The students experienced what many in workplaces understand: communication is key. For instance, she said, one group was working with a pan in a completely different dimension from another group. Luckily, they caught that discrepancy before it was too late – because they were able to communicate quickly within Onshape.
“They came up with a super compact design and eliminated all rotating. It was really cool to see them scope themselves to something that was going to be functional,” and, she said, “It was totally edible.”
Plus, Willner-Giwerc was able to jump into the Document itself to see where a student might be struggling.
“It’s like the CAD version of Slack in a lot of ways; to be able to just go in and know what’s happening at any point in time,” she explained.
Connecting With CAD Software for Educators and Students
Before her Tufts classroom experience, Willner-Girwerc traveled to Rwanda in 2019 to help build a makerspace for an all-girls school in Nyamata called the Maranyundo Girls School.
She had to brainstorm the best way to create a long-lasting space with the necessary technologies to give the students the opportunity to create. Facing hardware restraints, she chose to set up Onshape in the makerspace, which would help faculty avoid future installs or updates.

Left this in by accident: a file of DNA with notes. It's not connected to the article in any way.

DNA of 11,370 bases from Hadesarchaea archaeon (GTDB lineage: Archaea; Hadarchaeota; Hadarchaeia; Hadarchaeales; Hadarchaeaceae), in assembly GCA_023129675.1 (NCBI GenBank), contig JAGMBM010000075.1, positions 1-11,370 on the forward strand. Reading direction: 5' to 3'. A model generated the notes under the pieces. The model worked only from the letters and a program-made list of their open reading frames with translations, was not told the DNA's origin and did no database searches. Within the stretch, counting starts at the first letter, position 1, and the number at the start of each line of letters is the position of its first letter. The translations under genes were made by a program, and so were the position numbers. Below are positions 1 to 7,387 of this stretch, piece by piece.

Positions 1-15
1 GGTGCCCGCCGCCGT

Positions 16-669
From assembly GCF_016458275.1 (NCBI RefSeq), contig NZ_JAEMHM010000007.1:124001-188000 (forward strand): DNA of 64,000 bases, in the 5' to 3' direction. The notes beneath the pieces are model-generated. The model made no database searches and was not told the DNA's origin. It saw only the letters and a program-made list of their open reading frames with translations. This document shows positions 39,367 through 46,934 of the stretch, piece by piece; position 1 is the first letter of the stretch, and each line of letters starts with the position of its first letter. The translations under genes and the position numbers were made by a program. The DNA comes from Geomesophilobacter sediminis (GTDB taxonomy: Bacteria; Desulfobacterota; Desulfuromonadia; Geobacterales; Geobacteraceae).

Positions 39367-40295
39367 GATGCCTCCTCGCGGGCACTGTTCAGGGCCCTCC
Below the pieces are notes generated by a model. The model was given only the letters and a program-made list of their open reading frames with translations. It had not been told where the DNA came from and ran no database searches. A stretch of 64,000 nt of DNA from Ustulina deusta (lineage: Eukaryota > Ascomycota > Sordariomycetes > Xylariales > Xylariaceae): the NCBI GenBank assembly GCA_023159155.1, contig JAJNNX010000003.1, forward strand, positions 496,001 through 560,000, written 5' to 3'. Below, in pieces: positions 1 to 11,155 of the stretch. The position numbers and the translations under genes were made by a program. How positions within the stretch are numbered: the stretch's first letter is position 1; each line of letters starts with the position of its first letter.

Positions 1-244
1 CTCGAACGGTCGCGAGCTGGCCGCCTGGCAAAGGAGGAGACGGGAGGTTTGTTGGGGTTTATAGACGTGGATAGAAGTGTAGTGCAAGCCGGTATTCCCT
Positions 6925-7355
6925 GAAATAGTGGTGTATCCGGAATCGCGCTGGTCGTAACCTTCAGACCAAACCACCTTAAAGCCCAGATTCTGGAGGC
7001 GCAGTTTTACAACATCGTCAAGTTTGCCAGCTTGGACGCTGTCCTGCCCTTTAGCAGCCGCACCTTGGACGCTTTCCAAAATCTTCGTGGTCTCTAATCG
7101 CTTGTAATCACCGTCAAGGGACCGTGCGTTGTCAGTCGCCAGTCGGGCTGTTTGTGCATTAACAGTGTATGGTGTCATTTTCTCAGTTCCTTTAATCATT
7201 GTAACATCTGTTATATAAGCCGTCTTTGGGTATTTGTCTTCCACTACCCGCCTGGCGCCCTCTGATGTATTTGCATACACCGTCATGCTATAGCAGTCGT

“But what I didn't think about was that after I flew home, I now had this digital connection to everything they were making,” she said. “Every time they had a problem or needed help with something we could go in and in real time make parts together.”
One student, Willner-Giwerc recalled, sat next to her and insisted to be taught how to make a part to print out.
“It was really cool,” she said. “It’s really impressive to see a 12-, 13-, 14-year-old be so driven to make stuff in the digital world. And Onshape was just absolutely great for that.”
Right Where Education and Engineering Meet
Willner-Giwerc now works at Project Lead the Way as an instructional developer in engineering, creating new and innovative ways to empower students to not replicate the knowledge of others but to really do things for themselves.
This way students will be prepared for whatever the future brings.